Avigilon EVP Out, Schmode Consolidates Power

Author: John Honovich, Published on Mar 06, 2014

Avigilon's EVP Operations, Chris Ross, a former executive at Ericcson, Qualcom and Novatel Wireless, has 'resigned'.

Now, just months after taking over marketing, Bryan Schmode is consolidating power further by taking over all of operations.

In this note, we look at what is happening and the benefits / risks in this move.

Schmode - Love 'em or Hate 'em

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Comments (21)

"Replace 95 cameras with one Avigilon 29M camera... Yeah, that's the ticket!"

I imagine the corporate culture is similar to this:

Don't under estimate the power those motivational sales strategies working. They often lead to very successful businesses. Just look at Enron, Bear Stearns and Madoff Investment Securities.

Since we seem to be talking about bastards people other people love to hate, this should be entertaining - and it isn't a scene from a movie:

@11:51-12:09

"Since 2002- today, 4% of VC investment make shareholders money. Returns on Venture Investment are negative."

At least they practice what they preach: Replace 3 standard VP's with one mega VP!

That was funny!

Awesome. Well played, sir.

+1. Hilarious.

I believe it is the wise man or woman that is careful of what bridges they burn, as they may find the need to cross back over them some day - the competition you crush today, maybe the partner you need tomorrow...r/Chuck

I have two observations. The first is that usually as companies grow, it is normal to transition out of the team that helped you grow into the team that can help you become a large company. But generally when that occurs, it's a 1 out, 1 in slow transition, not consolidation of power. When you consolidate such as Avigilon is doing right now, that's almost certainly a sign that the company is circling the wagons because of massive internal problems. If you look at IQinVision as a comparison, within 12 months they lost their VP of Sales, CMO, CTO and CEO, and then their COO consolidated much of that power. Nowadays, IQinVision is an afterthought whereas once they were the lead horse in the IP Camera game.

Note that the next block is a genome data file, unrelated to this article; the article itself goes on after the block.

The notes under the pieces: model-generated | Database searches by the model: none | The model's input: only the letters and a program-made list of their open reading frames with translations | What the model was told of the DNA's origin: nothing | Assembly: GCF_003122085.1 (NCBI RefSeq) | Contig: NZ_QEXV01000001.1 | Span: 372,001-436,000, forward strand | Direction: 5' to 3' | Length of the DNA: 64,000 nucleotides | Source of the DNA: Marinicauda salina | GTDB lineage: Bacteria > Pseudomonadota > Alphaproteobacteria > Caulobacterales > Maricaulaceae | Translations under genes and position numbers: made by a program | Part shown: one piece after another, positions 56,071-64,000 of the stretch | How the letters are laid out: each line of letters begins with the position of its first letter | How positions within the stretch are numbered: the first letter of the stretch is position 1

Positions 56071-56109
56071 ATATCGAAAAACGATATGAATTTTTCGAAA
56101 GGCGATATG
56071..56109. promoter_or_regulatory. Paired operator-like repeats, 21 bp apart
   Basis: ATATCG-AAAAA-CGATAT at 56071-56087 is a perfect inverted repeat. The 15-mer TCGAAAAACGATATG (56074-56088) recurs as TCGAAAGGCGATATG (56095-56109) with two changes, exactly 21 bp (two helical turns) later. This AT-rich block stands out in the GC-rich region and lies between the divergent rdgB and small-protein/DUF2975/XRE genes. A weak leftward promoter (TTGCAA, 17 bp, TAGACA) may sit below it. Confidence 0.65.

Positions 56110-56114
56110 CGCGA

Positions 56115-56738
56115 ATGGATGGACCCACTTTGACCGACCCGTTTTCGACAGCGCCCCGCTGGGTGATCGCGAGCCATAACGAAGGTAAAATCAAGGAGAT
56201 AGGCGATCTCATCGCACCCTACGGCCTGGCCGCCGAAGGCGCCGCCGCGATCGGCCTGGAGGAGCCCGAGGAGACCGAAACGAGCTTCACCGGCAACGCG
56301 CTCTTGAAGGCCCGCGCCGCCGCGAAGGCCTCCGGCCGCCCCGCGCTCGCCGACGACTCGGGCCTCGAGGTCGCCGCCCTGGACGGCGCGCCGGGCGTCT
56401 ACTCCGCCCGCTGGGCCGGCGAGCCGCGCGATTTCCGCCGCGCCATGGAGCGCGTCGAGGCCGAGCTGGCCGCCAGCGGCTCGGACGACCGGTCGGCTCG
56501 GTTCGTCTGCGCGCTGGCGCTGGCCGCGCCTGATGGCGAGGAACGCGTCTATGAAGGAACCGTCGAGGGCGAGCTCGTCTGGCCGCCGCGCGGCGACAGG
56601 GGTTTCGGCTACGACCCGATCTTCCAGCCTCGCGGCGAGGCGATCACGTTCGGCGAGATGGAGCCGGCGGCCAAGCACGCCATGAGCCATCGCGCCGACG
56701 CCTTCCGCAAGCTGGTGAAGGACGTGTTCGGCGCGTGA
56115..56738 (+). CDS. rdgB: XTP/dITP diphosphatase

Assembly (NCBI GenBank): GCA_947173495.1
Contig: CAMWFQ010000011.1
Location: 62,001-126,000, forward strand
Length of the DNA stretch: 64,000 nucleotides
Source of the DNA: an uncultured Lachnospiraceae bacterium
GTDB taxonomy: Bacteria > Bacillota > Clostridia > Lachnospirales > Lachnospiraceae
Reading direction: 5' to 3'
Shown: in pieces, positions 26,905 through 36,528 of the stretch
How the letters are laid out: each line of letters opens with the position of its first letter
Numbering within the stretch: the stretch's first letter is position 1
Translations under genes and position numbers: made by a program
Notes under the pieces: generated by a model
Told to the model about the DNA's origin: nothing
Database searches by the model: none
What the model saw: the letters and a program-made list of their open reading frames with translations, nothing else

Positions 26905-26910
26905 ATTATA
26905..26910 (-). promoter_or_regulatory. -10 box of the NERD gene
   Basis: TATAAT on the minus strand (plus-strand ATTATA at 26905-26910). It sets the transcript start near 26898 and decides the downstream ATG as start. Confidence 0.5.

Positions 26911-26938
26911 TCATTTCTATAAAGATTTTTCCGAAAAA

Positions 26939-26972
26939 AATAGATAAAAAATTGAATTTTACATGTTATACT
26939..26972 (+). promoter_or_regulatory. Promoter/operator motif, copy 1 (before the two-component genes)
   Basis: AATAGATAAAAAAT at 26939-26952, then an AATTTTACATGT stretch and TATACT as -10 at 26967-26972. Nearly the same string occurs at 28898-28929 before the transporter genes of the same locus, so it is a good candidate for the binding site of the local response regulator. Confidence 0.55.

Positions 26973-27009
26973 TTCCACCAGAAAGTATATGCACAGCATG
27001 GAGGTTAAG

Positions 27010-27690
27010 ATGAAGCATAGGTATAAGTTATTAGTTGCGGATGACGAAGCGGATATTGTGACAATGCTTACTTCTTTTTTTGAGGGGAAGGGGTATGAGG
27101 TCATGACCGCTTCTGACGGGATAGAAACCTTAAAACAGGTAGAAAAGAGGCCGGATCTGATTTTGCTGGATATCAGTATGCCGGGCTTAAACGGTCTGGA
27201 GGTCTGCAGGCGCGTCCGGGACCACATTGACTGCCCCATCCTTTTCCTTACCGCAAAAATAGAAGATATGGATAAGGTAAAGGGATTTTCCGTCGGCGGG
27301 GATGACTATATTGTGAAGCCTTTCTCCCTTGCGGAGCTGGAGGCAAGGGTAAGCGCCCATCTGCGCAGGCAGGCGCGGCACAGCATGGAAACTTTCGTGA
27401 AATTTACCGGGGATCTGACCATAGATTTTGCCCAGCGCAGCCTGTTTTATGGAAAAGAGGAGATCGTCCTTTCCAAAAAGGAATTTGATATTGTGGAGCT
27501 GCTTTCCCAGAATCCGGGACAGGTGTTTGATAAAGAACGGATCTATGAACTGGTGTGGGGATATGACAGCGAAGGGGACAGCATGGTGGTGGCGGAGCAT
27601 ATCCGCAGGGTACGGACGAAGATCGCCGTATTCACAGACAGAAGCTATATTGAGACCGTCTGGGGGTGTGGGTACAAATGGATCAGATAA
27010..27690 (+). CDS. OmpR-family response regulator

My second observation is that Bryan Schmode is the poster boy for the Peter Principle.

Is this a case of the candle burning twice as bright burns half as long? I'm not sure, but if I were an investor in or customer of Avigilon's right now, I'd be very concerned.

"Is this a case of the candle burning twice as bright burns half as long?"

Maybe that's by design. I still think the end game is short term sale to a huge company with more money than brains (Cisco, Honeywell, IBM, etc.).

Avigilon must know that they can only sustain this pace for so long and that once Avigilon returns to regular industry growth rates, they will fall to a normal industry valuation. Avigilon's already worth $1.4 billion so there is not much higher a valuation they likely can get (Axis has 4x their sales but not even double their valuation).

It would be a brilliant tactical finish to sell to a huge company for $2+ billion later this year and ride off into the sunset with a ton of cash. Then whatever operational issues remain are the problems for the sucker buyer.

John,

I have no doubt that this is what Avigilon is hoping for. But remember, there are only a handful of companies that can afford a $1.5 - $2.0 billion acquisition. Even if it was a stock-trade for 51% of the company that's still $751k - $1.01 billion, and the list is similarly small.

But remember, acquisitions are not only about brand, revenue, IP and channel, they're about the management team. That's why most acquisitions mandate a minimum 24 month retention for the acquired company's senior management team.

Avigilon has shed most of the senior managers who got them to where they are today, Avigilon has some IP, but as you've pointed out, it's not much. That leaves channel and revenue. Most large companies won't buy at top valuation just for those two things alone.